what impressed me most about this article, michael, is that you've managed to write it in such a way that the experience of reading the piece closely mimics the emotional trajectory of your trip. i guess this is how all great travel writing should be, how it aspires to be... but it just isn't. you've captured the rarest of qualities.

and it doesn't hurt that the article is full of effortlessly poignant moments, jarringly vivid descriptions, and laugh-out-loud dry humor. just brilliant!

as a side note, i hope the LA weekly might consider commissioning a somewhat more positive piece on the region from you sometime soon. angelenos may start to get the wrong idea about michael totten (though if they looked you up online, i guess they'd be straightened out rather quickly).

anyways, again, congratulations!! it was definitely worth the wait... hope you took shelly somewhere reeeeally nice to celebrate! :)

Posted by: carine at December 29, 2005 11:20 AM

Fantastic -- as I expected; but of course, so unexpected in the way brilliance is.

Your "Fish" conversation was fabulous. "I'll have the Fish" (Laurie Anderson Live, "Grits", by the guy, not Laurie? "What are they?")

On socialism, and the Dem Party "dream" of social justice, I loved your:
"They were socialist cartoons from the Soviet era, the same kinds of living museum pieces still on display in North Korea and other wonderful places where starving proles live in glorious jackbooted paradise."

I don't think Cuba's this bad, nor even Vietnam (after murdering 700 000, supported by anti-war activists). Nor would Allende have been so bad.

Posted by: Tom Grey - Libertay Dad at December 29, 2005 12:24 PM

Two big kisses right back at those two.....and a big KISS MY ASS to Muammar.

Great article....thanks for going there and letting us know what the scoop is.

Posted by: Easycure at December 29, 2005 01:06 PM

Excellent article. Every time I read an account like this (ie. describing conditions in some 'far off' land) I am struck by two thoughts; First how incredibly fortunate (and how under appreciated) we are to enjoy the freedoms and standard of living of the United States, and second how the Internet, by making information accessible to people living in less fortunate conditions could become the great equalizer. Hopefully it will facilitate the end of some of these regimes. But that may be too much to hope for. In any case your account of Libya is a real eye-opener and it is depressing to hear that people have to endure life under those conditions.

I'm looking forward to reading more about your travels.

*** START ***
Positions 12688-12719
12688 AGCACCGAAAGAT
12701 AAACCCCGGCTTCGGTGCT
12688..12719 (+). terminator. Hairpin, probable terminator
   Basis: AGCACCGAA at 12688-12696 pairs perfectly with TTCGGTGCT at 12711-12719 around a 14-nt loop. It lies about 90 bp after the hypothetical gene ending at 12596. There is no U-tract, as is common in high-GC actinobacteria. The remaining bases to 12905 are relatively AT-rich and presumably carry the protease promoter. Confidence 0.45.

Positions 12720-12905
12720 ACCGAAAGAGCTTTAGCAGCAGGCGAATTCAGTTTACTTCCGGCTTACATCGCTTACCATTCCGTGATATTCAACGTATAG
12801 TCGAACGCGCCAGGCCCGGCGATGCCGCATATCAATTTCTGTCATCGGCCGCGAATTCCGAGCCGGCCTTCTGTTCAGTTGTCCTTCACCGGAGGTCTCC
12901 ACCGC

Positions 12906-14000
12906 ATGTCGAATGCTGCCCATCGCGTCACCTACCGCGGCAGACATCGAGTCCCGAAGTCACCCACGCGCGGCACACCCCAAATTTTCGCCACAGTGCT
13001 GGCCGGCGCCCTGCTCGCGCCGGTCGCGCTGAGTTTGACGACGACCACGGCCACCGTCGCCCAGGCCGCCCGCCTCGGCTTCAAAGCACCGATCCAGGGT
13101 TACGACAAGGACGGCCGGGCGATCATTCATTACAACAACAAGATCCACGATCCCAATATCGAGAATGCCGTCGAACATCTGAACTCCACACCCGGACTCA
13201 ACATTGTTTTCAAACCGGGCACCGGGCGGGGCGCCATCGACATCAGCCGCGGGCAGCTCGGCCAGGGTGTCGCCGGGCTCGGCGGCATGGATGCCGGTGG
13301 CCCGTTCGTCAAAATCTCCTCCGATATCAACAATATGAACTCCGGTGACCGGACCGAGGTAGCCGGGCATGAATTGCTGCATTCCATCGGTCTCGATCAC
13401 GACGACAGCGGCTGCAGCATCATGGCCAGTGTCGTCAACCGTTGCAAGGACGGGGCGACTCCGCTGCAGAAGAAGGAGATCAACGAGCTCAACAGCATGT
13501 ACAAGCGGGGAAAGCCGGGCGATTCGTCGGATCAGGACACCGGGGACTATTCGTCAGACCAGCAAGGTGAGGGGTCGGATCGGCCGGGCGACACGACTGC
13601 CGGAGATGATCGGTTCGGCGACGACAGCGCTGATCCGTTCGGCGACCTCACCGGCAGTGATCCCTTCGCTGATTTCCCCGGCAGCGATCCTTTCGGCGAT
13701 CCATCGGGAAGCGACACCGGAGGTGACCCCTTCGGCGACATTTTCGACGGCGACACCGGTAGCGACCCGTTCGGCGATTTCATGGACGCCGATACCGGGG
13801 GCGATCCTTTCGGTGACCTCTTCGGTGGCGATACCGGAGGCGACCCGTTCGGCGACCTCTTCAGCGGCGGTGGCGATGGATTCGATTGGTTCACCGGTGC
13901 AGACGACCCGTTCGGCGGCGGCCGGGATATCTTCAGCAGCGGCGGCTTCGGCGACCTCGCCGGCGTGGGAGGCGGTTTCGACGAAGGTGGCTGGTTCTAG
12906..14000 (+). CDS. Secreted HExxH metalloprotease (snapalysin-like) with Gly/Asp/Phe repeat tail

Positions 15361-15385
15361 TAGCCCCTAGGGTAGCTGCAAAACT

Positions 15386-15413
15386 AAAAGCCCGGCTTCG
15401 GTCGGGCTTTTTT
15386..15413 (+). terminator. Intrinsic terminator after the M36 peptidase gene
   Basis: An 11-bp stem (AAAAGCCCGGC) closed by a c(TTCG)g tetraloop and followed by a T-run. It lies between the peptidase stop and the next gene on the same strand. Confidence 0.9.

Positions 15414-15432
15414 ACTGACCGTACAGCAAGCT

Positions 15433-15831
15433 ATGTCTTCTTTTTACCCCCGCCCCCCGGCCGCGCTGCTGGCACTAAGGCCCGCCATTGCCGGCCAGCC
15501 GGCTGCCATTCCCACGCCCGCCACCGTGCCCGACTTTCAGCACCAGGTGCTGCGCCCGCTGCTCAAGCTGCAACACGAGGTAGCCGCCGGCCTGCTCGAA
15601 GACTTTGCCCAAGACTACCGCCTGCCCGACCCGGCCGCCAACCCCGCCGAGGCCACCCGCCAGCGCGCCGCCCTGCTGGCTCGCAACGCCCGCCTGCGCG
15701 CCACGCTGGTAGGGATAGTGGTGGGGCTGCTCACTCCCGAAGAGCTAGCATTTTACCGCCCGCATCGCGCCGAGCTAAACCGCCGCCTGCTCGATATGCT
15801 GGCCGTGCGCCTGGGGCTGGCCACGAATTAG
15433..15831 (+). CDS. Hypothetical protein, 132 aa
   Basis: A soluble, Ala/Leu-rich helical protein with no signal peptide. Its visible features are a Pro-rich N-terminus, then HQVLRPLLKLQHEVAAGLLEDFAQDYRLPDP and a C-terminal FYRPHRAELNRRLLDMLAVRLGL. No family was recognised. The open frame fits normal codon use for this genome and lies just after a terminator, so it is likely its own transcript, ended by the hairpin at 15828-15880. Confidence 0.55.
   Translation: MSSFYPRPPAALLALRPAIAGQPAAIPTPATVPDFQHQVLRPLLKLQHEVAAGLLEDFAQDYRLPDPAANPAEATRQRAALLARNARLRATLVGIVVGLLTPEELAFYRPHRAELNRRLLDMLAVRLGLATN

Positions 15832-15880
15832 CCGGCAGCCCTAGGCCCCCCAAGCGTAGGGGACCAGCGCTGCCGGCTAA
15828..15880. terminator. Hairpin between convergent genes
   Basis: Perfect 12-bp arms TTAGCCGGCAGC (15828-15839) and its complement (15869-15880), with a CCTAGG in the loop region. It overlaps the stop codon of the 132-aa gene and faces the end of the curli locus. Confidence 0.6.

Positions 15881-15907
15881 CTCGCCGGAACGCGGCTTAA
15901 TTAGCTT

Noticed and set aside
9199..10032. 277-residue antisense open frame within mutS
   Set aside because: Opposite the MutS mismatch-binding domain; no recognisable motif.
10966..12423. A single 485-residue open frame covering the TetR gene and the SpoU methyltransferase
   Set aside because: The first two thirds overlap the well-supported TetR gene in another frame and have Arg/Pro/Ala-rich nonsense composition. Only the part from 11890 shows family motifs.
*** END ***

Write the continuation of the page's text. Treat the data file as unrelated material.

ps - Not that the US is any better, but doesn't it strike you as hypocritical for the freedom loving French to be doing business with such a prick?

Posted by: A Fan at December 29, 2005 03:16 PM

Very enjoyable read.
Were you being literal or facetious in your reference to Boises downtown? I was just wondering if you had any experiences here, or if it just sounded funny to say "downtown Boise" as if we were a good example of small town decay.

Posted by: John O at December 29, 2005 03:19 PM

Thank you. Very informative, vividly written. An outstanding piece.

Posted by: Tom in Burbank CA at December 29, 2005 04:32 PM


Great article on Lybia. Power Line tipped me off to it, for which I thank them greatly. Lybia sounds like a real vacation spot from hell. And I'm now a teatotaler. But for most people, the ban on alcohol alone would rule out Lybia for a vacation. Lucky you happened to run into a few nice people. After finishing the article, I thought how self-inhibiting it was for the West to have feared Quadafi so much circa 1983.

John Judge
Alameda, CA

Posted by: John Judge at December 29, 2005 06:23 PM

It is a great piece. People who have voluntarily visited Libya are very rare. It seems to have a reputation in the Middle East. My Arabic teacher, an Egyptian, didn't even like to drive near the border. She shuddered in horror and said "why?" when I mentioned that I knew someone who chose to travel there.

It's true, if you smile at strangers in New York, you won't get a positive reaction. Whenever I travel upstate, away from the city, I'm always disconcerted by people who greet me with a smile. It takes a while to get used to.

Posted by: mary at December 29, 2005 06:45 PM

Sorry , but i assure you that most of your impressions on Tripoli are wrong, probably because you stayed in the run-down areas and did not get to see the well - off and more interesting stuff , maybe due to limits in your beduget for the trip.. Just imagin Travelling to Paris or London and then writing about the slums and backs-streets instead of writing about the nice places and toursist aattractions ..

Posted by: A Libya Reply at December 29, 2005 07:34 PM

That was an interesting article. I loved the bit about the Berber city...very interesting.


Posted by: Nouri at December 29, 2005 08:50 PM